Hewett School’s deficit projected to top £650,000 - but final total still not agreed

Protest at the gates of Hewett School after it was announced it will become an academy.Picture: ANTO

Protest at the gates of Hewett School after it was announced it will become an academy.Picture: ANTONY KELLY - Credit: Archant

The Hewett School had a projected deficit of more than £650,000 when it was controversially turned into an academy last September, it has emerged - and Norfolk's remaining non-academies will have to pick up the bill.

However, eight months after it became the Hewett Academy, the final figure for the deficit has yet to be agreed because of disagreements between Norfolk County Council and the Inspiration Trust, who took it over, about who should pay for what.

The finances of the school had been in deficit for a number of years before it converted.

Inspiration Trust spokesman James Goffin said: 'These amounts have nothing to do with the Hewett becoming an academy but relate to bills racked up under Norfolk County Council's watch - some going back several years.

'We hear a lot about maintained schools being democratically accountable, and local people will want to know where their councillors were when these secret deficits were mounting up and not the old pleading for someone else to pick up the tab for their shortcomings.'

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A council spokesman said schools and their governing bodies are responsible for managing their own finances, not the council or individual councillors.

He added: 'The Hewett School had serious budget issues for some time, which the council has continued to monitor and challenge by working with the governors and leadership.'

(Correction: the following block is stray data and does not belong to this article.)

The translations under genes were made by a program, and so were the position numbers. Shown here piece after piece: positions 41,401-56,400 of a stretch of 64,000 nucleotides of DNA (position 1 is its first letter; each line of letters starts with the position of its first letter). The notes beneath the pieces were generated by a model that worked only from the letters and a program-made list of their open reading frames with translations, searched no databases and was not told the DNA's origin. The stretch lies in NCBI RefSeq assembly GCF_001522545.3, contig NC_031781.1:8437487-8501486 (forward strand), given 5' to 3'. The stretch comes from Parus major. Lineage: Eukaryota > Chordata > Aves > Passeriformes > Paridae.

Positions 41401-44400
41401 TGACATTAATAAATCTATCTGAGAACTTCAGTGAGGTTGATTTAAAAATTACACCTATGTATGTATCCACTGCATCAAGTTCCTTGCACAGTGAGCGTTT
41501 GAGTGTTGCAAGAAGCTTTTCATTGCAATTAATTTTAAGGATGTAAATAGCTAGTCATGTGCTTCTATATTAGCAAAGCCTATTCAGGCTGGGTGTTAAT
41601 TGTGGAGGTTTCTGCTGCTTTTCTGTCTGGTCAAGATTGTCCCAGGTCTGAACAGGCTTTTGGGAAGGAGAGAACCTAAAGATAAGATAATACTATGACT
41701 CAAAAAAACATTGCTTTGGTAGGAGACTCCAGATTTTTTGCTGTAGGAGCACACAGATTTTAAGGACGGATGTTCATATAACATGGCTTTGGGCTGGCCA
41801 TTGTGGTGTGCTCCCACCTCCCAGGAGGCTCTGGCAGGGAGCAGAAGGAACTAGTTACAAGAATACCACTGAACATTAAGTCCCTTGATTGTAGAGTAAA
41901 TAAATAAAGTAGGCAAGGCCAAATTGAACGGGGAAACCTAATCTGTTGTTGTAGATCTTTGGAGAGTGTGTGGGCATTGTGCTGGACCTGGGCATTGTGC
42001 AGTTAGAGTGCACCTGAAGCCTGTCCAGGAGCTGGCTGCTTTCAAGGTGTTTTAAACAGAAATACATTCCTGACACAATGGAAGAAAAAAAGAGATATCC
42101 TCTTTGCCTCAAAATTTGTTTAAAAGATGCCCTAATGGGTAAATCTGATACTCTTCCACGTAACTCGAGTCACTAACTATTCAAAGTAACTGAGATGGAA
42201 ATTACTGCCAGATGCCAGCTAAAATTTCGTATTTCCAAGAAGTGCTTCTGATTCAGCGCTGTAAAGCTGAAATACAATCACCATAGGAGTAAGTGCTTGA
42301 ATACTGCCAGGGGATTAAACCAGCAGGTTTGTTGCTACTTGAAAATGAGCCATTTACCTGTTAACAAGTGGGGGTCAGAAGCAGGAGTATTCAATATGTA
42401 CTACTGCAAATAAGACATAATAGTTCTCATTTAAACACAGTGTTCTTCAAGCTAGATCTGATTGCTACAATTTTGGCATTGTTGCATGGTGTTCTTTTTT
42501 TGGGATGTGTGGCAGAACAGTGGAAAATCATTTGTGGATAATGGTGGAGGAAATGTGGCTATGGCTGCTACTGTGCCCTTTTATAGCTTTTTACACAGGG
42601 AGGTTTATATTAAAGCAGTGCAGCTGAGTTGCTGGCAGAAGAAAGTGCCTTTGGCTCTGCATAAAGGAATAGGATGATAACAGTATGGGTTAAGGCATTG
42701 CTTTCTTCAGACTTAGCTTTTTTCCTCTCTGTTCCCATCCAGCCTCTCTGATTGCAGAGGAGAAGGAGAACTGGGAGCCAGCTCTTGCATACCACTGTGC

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He said that if a local authority-maintained school realises it will have a deficit, it must apply to the council for a licensed deficit, explain how it came about, and set out a recovery plan to return to a balanced budget.

Any deficits of schools that are forced to become sponsored academies are written off, giving the academy a financial fresh start, and the deficit is paid out of a contingency fund the remaining non-academy schools pay into.

This money in the fund is pooled, and used to pay costs such as maternity and paternity leave, jury service and union duties.

In March, the Hewett School's deficit was projected to be £659,936, and the contingency fund's budget for 2015-16 was £850,360.

The council spokesman added: 'We are working hard to complete negotiations on matters with Inspiration Trust relating to goods and services ordered before the academy conversion but which were for the benefit of the academy.'

Mr Goffin, of the Inspiration Trust, said that since it took over, it had invested more than £160,000 on textbooks, computers, refurbishing classrooms and providing support for pupils and staff, and that the academy's long-term financial future was secure as a member of the trust.

Do you have an education story? Email martin.george@archant.co.uk

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